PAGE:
Leukemia, or blood cancer, involves pathological alterations in the body’s hematopoietic system. In acute myeloid leukemia, it is specifically the bone marrow that is affected. In a healthy body, different blood cells, which perform different functions in the blood, are formed from stem cells and what is referred to as progenitor cells in the bone marrow. The disease is triggered by pathological alterations of bone marrow cells, where these cells do not die when they are damaged. Now, a study from researchers at the Technical University of Munich (TUM) identifies a previously unknown molecular signaling pathway for self-destruction that is suppressed in leukemia cells. The team state that their study also highlights the fact that it is important to understand cells have different ways of self-destructing. The opensource study is published in the journal Cancer Cell.
Previous studies show that a genetic mutation can lead to alterations in stem cells and progenitor cells and turn them into leukemia-initiating cells, which are referred to as LICs for short. Like healthy progenitor cells, LICs multiply in the bone marrow. Research on why cancer cells survive longer than they should, has mainly focused on a process called apoptosis. However, the fact that inflammatory processes occur in LICs pointed the lab in a different direction, another way to initiate cell death is through what is referred to as necroptosis. Whereas, in apoptosis, a cell shrinks in a coordinated fashion, in necroptosis, a sudden destruction occurs, which releases the contents of the dying cell along with numerous messenger substances. Studies show that LICs manage to grow and proliferate despite the inflammation and damage. The current study investiagates the molecular causes of this resistance to necroptosis.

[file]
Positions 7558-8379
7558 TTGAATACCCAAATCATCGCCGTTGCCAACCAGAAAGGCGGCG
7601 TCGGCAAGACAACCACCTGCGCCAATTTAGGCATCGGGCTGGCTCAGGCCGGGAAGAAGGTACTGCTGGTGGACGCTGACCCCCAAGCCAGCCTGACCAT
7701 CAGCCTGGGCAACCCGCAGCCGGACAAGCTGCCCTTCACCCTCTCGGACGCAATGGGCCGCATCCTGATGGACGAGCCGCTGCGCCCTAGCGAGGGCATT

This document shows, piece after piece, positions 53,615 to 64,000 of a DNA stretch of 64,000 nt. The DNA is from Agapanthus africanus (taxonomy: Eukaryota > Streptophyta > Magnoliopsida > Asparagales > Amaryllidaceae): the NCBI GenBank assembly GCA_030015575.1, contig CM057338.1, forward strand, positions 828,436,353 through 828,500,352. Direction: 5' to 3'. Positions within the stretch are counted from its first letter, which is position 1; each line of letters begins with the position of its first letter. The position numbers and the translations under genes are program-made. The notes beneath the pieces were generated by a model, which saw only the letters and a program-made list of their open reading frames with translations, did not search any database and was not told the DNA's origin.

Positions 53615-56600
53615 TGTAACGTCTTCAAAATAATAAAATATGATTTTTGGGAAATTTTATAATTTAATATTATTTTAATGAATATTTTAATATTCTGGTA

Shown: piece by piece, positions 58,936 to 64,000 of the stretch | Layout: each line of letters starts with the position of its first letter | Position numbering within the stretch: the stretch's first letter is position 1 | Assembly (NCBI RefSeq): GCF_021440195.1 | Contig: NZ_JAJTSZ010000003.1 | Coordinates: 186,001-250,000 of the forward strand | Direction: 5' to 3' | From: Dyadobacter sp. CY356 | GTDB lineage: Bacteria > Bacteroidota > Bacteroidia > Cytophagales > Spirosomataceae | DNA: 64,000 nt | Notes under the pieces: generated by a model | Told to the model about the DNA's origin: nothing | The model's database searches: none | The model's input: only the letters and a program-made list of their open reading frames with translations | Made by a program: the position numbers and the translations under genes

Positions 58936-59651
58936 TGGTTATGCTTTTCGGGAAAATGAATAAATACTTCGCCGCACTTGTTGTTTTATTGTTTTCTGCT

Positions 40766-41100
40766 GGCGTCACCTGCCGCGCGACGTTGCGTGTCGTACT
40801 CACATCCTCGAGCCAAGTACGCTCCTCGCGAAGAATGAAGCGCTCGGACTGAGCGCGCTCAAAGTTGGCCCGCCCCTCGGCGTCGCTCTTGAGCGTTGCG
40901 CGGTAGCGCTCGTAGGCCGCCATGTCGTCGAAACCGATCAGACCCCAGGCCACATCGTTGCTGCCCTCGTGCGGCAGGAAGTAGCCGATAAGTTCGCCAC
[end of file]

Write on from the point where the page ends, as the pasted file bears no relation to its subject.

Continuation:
The current study uses cell cultures to show that leukemia takes a particularly severe course when a protein called RIPK3 is blocked inside LICs, which in turn blocks necroptosis. The researchers explain that necroptosis is triggered by the activation of RIPK3, which subsequently initiates processes within the cell that lead to its death. Results show that this leads to the cancer cells surviving particularly long, accompanied by their strong division and conversion to functionless blood cells. Data findings show that particularly aggressive cancer cells have the capacity to block RIPK3.
Results show that inducing cell death in a LIC by means of necroptosis has repercussions which also affect neighbouring leukemia cells. The team state that the inflammatory stimuli triggered by the substances released during necroptosis are significantly stronger than the processes caused by the mutation in the FLT3 gene in a LIC. They go on to add that this inflammation has positive effects on the area surrounding the cell; induced by the messenger substances, neighbouring leukemia cells begin to mature similar to healthy cells, leading to a less aggressive progression of leukemia.
The team surmise that their findings show with cell-death blocked, apoptosis, too, is neutralized in many cancer cells, with individual LICs managing to survive and proliferate even after chemotherapy or radiotherapy. For the future, the researchers state that the new findings on the impact of the RIPK3 signaling pathway and messenger substances could open up new options for the treatment of leukemia. They conclude that if it were possible to artificially reproduce the effect of RIPK3 using medication, the global medical community could launch a targeted attack on leukemia cells.